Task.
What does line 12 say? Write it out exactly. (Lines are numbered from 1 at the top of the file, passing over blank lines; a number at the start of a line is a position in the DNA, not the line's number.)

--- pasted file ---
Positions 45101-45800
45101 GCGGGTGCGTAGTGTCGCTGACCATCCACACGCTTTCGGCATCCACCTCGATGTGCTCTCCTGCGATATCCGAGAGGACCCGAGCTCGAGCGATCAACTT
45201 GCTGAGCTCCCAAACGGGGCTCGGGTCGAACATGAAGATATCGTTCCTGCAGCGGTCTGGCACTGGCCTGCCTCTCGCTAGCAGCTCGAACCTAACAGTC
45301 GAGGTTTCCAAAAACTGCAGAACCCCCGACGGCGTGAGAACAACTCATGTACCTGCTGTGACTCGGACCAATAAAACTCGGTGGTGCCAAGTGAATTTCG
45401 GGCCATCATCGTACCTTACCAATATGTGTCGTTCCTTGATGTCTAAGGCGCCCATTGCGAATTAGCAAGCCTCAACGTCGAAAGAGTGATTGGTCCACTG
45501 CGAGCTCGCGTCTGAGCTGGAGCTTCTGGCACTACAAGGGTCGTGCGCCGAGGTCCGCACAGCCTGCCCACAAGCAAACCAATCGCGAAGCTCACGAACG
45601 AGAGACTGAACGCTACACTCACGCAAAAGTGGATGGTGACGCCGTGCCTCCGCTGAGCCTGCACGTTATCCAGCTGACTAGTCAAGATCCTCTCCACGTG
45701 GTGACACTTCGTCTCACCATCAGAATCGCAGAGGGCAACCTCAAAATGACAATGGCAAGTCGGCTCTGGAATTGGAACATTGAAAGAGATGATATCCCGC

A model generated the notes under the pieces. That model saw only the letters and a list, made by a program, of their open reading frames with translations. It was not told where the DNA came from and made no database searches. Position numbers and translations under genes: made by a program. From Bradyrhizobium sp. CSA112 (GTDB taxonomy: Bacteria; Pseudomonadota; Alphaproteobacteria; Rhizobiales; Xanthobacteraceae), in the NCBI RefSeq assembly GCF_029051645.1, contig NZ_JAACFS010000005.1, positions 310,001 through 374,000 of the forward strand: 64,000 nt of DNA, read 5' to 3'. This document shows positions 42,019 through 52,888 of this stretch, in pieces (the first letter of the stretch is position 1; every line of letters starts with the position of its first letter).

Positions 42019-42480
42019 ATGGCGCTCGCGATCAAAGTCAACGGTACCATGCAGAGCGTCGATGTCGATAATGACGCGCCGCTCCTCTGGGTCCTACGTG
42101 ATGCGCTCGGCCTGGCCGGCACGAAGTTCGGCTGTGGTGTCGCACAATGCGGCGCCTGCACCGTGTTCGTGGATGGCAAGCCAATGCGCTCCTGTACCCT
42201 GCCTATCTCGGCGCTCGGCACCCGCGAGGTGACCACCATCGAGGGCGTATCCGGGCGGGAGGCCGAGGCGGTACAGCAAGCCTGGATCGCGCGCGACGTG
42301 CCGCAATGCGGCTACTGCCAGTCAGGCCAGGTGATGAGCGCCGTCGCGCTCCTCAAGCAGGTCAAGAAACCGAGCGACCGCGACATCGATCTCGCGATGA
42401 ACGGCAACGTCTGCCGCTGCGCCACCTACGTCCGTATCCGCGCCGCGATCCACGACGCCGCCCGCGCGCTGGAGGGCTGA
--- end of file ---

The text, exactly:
42101 ATGCGCTCGGCCTGGCCGGCACGAAGTTCGGCTGTGGTGTCGCACAATGCGGCGCCTGCACCGTGTTCGTGGATGGCAAGCCAATGCGCTCCTGTACCCT